To provide investors a panoramic view of the cosmetics and personal care market in Vietnam, we provide a PEST (Political, Economic, Social, and Technological) analysis below:
Opportunities and challenges for new and current players
Vietnamese people are becoming more health-conscious, and are paying close attention to the ingredients of beauty products in the market. This has opened up new opportunities for cosmetics companies wishing to extend beyond their current scope or newcomers wishing to enter Vietnam’s cosmetics and personal care market.
Investors should look to domestically produce and distribute organic beauty products for two main reasons.
First, Vietnam has relatively cheap organic and herbal ingredients that can serve beauty products. Coconut is one such ingredient that is abundant in Vietnam’s Mekong Delta region and is an essential element in many beauty products.
This is followed by turmeric, green tea, and aloe vera, three native ingredients in Vietnam with healing properties for damaged skin. Overall Vietnam is native to a wide range of organic ingredients – a good foundation for businesses that want to develop organic products domestically.
Secondly, the local consumer mindset is changing, with exceptional concern about the quality of personal care products, especially for Generation Z. Hence, organic and herbal products are likely to see immense growth in the beauty market. Big players are already making the change. L’Oreal, the market leader, has launched their popular Inoa hair dye which they claim to be oil-based and ammonia-free while Nivea by Beiersdorf has also introduced their natural skincare line.
Yet challenges remain. One big hindrance is that the cosmetics market in Vietnam is rather young and unstable. One big driver behind the high demand for cosmetics products is the Korean wave. However, Korean trends alternate radically from time to time, which has made the cosmetics market in Vietnam vulnerable to instability. Besides, the cosmetics market is also significantly influenced by Korean celebrity endorsements. Endorsing one product over another carries weight and influences the sales of products, adding to a company’s challenges.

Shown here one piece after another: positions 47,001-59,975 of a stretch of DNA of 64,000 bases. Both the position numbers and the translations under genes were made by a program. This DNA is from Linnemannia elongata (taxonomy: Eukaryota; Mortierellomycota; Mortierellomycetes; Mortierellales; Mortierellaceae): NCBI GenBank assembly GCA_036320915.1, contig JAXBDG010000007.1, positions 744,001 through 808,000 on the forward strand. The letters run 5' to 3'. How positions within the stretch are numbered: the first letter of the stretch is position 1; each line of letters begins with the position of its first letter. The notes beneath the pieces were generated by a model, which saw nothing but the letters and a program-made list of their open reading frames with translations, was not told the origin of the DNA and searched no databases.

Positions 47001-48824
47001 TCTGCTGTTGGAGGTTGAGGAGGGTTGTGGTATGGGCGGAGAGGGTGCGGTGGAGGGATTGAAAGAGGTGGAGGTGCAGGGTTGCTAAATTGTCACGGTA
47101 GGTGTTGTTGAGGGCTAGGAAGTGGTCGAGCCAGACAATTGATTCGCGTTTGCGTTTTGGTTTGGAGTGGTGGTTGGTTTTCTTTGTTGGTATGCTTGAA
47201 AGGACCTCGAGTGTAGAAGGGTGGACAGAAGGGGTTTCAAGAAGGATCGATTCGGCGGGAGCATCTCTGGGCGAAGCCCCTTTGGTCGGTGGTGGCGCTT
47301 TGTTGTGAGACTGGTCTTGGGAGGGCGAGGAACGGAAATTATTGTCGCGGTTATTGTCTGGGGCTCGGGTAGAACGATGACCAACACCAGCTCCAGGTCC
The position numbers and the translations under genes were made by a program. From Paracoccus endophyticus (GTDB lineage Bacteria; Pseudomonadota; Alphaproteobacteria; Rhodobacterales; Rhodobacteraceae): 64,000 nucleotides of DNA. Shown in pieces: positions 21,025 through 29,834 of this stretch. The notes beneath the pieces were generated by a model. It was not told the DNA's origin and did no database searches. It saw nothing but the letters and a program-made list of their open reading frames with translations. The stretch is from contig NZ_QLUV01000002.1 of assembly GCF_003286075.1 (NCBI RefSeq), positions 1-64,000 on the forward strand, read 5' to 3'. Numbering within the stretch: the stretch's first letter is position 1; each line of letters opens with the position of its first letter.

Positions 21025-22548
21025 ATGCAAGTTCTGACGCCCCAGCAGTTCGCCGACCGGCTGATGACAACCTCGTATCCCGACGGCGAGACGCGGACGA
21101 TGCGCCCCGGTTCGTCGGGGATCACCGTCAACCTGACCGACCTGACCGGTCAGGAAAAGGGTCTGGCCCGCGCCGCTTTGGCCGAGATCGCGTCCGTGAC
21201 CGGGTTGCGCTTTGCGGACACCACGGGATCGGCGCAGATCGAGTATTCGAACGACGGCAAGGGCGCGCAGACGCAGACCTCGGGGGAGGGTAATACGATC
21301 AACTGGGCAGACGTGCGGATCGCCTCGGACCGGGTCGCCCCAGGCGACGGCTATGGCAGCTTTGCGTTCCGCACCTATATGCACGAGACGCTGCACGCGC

Another challenge in the market is that it is highly price sensitive. Since a large proportion of consumers are young people with a lower income, they tend to go for products of the lower end rather than high-end products. To compete, it is important that cosmetics and personal care companies set their price range as close as possible to the buying power of Vietnamese consumers.
Vietnam’s cosmetics market also holds challenges for Western brands due to consumers’ stereotypes. Consumers believe Asian-made products are a better suit for their skin type than European-made products owing to genetic differences.
However, the problem can be alleviated as long as Western brands show a strong commitment to quality since Vietnamese consumers are more concerned with quality ingredients.
The cosmetics market in Vietnam is still in its infancy, which poses both advantages and disadvantages for domestic and foreign players. But as skincare and cosmetics have become a daily ritual for many Vietnamese consumers, the market is projected to only grow in the long run. With abundant supplies of organic ingredients and rising demand, Vietnam is a budding market for cosmetics and personal care companies to enter.
Vietnam Briefing is produced by Dezan Shira & Associates. The firm assists foreign investors throughout Asia from offices across the world, including in Hanoi, Ho Chi Minh City, and Da Nang. Readers may write to [email protected] for more support on doing business in Vietnam.
We also maintain offices or have alliance partners assisting foreign investors in Indonesia, India, Singapore, The Philippines, Malaysia, Thailand, Italy, Germany, and the United States, in addition to practices in Bangladesh and Russia.